With over 25 years experience in the education sector, Gabbitas Managing Director Ian Hunt is well placed to look at what’s changed in schools – and what remains resolutely the same – as he spends time with School Report editor Mark Kebble

Let’s start at the beginning Ian – how did you come into teaching in the first place?

It’s a really interesting question. I was a merchant banker before ‘ banker’ became a dirty word! I was at Goldman Sachs and I loved it, but for me, long term, I wanted something that would offer something different. I therefore took the decision to go back to university to do a PGCE, and that set me off on the trail of teaching at Millfield School. That was about 25 years ago…

How different was the education industry then?

The bottom line is that children are children; they will always be the same and that goes with whatever school they are in. I am a great believer in what you put in, you get out – whether it is at a place like Millfield or a challenging and under resourced school. The children will respond if the teachers treat them with respect and vice versa. Of course there are different challenges and different areas to focus on.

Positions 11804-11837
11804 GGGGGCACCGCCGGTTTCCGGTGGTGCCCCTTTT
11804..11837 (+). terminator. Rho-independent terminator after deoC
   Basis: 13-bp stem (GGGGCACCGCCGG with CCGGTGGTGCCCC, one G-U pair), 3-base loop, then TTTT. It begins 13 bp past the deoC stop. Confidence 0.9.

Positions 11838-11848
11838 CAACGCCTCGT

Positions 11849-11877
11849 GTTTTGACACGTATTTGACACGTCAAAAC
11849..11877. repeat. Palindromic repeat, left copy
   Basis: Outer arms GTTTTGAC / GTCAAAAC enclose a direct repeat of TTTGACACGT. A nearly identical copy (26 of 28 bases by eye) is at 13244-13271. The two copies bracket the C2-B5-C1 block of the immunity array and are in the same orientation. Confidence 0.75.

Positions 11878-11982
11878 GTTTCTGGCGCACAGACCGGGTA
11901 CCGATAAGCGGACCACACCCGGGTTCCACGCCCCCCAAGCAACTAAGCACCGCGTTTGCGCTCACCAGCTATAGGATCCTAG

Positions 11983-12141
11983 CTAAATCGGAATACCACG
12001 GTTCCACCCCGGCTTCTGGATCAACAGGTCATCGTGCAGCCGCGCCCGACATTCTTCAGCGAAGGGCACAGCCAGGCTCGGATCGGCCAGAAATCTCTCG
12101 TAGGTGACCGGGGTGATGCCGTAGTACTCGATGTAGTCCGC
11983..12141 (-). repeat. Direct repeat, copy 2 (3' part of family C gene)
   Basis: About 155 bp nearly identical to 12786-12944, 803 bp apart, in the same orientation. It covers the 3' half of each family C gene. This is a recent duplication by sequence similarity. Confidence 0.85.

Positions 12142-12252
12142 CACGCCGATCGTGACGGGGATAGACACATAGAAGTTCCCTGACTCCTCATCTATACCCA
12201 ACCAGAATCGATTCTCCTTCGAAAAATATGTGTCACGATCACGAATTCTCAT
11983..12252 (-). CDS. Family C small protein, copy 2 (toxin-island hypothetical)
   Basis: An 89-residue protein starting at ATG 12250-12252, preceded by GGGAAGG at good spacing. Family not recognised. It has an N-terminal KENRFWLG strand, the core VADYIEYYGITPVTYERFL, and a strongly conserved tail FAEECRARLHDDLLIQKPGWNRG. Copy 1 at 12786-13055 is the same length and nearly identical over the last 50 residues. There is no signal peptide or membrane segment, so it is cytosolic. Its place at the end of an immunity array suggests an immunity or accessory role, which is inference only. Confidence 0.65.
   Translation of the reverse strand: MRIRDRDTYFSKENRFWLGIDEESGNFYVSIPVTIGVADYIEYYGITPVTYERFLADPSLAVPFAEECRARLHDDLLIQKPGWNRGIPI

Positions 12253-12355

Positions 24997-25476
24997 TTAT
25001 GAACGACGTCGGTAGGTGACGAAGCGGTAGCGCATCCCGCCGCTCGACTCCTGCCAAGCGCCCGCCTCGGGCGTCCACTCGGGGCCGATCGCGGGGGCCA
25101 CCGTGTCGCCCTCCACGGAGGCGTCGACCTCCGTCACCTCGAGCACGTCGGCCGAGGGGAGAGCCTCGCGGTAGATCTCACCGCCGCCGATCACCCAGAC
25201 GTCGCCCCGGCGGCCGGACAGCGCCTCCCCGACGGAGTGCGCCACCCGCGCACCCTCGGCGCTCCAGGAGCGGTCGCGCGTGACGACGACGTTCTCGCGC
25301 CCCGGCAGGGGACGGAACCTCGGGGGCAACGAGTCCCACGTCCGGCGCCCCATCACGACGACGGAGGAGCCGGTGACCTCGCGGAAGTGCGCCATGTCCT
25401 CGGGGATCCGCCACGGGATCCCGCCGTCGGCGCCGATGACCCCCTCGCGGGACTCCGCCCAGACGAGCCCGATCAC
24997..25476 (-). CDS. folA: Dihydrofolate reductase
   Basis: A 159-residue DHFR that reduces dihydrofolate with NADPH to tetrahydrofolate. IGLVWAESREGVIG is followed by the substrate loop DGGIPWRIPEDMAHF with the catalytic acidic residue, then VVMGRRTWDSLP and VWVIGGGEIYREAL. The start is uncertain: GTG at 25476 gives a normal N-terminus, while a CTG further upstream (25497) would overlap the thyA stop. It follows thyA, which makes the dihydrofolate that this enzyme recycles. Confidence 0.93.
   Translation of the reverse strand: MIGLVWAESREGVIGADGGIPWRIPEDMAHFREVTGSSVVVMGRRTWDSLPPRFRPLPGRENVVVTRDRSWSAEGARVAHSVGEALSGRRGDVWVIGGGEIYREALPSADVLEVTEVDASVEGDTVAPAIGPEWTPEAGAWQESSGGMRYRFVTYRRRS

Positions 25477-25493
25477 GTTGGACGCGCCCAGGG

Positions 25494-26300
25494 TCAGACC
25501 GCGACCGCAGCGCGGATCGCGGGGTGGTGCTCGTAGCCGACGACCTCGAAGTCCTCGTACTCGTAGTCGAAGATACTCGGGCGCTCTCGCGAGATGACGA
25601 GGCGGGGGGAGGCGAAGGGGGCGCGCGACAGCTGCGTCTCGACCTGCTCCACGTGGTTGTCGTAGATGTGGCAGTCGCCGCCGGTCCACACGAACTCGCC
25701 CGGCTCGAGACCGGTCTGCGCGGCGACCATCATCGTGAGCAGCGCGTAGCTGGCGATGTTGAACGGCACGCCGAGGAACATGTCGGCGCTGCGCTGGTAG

How long did you spend at Millfield School?


Millfield School has played a huge role in the career of Ian Hunt